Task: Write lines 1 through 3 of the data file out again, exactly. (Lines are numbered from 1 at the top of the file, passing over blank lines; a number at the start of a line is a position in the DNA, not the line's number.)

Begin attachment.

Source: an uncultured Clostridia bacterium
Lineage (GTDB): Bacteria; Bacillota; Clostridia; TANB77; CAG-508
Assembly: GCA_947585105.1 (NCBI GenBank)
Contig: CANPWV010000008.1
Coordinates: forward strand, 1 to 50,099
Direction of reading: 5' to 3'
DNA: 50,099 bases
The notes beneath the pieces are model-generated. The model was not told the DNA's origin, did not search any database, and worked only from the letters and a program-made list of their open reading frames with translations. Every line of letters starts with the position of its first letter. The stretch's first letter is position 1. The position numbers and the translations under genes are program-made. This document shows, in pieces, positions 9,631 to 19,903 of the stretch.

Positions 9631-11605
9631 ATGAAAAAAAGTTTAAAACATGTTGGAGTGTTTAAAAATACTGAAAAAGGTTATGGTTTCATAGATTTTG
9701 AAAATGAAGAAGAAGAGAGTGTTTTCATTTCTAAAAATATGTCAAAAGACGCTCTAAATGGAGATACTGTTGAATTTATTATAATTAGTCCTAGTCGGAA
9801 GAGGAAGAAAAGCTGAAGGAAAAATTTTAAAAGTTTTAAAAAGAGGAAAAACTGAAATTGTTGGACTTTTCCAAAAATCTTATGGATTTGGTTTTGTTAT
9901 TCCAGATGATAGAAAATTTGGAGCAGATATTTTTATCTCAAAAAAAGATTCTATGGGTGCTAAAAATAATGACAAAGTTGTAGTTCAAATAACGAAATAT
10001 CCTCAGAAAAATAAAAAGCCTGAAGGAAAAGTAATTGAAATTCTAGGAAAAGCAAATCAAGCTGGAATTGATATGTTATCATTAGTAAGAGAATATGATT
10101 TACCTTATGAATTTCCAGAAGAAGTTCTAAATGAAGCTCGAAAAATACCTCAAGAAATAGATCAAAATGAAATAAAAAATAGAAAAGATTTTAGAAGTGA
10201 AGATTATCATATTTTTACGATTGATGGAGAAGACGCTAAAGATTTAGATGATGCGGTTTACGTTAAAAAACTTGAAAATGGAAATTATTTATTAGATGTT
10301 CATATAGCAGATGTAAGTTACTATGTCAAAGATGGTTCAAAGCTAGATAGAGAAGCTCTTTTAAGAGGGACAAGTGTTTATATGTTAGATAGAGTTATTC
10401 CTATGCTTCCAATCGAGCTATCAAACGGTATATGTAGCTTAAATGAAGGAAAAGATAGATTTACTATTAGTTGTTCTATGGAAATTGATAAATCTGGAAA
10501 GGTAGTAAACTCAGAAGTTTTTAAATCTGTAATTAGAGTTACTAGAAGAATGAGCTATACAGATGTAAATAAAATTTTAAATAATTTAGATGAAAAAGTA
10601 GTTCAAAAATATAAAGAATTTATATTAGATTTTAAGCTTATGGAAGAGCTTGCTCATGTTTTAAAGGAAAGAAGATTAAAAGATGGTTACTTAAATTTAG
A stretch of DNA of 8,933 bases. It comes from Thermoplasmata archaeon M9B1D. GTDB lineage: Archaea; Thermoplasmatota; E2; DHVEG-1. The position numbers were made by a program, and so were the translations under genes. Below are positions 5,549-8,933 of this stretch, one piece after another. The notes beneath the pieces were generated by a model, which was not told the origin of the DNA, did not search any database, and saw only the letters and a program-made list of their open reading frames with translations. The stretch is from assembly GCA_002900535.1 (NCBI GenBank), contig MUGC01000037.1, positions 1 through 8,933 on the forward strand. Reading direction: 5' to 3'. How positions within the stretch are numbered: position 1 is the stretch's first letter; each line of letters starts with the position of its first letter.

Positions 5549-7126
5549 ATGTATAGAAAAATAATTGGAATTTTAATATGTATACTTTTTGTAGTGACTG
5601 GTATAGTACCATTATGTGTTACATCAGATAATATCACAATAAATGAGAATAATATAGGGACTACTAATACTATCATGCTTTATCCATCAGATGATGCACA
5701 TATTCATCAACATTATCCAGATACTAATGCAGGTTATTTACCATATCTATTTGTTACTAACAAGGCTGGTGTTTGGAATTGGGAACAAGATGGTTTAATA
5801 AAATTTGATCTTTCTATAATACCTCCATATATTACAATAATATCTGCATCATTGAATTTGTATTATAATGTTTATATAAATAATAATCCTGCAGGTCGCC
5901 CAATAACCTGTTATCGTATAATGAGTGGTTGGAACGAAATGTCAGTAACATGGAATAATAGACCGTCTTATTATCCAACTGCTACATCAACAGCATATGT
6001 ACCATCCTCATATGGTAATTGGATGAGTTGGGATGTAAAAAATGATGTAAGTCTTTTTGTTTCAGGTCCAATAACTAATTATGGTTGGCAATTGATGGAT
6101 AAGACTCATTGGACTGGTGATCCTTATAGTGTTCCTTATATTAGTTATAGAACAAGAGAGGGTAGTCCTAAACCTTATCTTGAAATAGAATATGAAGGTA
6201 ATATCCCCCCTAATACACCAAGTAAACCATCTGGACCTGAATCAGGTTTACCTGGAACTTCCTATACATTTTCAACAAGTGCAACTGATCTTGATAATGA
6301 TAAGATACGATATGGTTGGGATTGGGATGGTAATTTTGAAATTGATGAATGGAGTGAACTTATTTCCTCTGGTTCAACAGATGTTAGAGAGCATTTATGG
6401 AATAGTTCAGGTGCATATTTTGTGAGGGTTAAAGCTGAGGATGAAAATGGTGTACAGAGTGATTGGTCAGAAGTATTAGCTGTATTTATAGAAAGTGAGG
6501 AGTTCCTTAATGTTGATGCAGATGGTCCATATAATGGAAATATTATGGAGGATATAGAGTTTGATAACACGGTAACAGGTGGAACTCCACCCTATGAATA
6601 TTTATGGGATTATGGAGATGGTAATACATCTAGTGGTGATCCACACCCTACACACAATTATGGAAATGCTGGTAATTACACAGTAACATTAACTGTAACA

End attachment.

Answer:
Source: an uncultured Clostridia bacterium
Lineage (GTDB): Bacteria; Bacillota; Clostridia; TANB77; CAG-508
Assembly: GCA_947585105.1 (NCBI GenBank)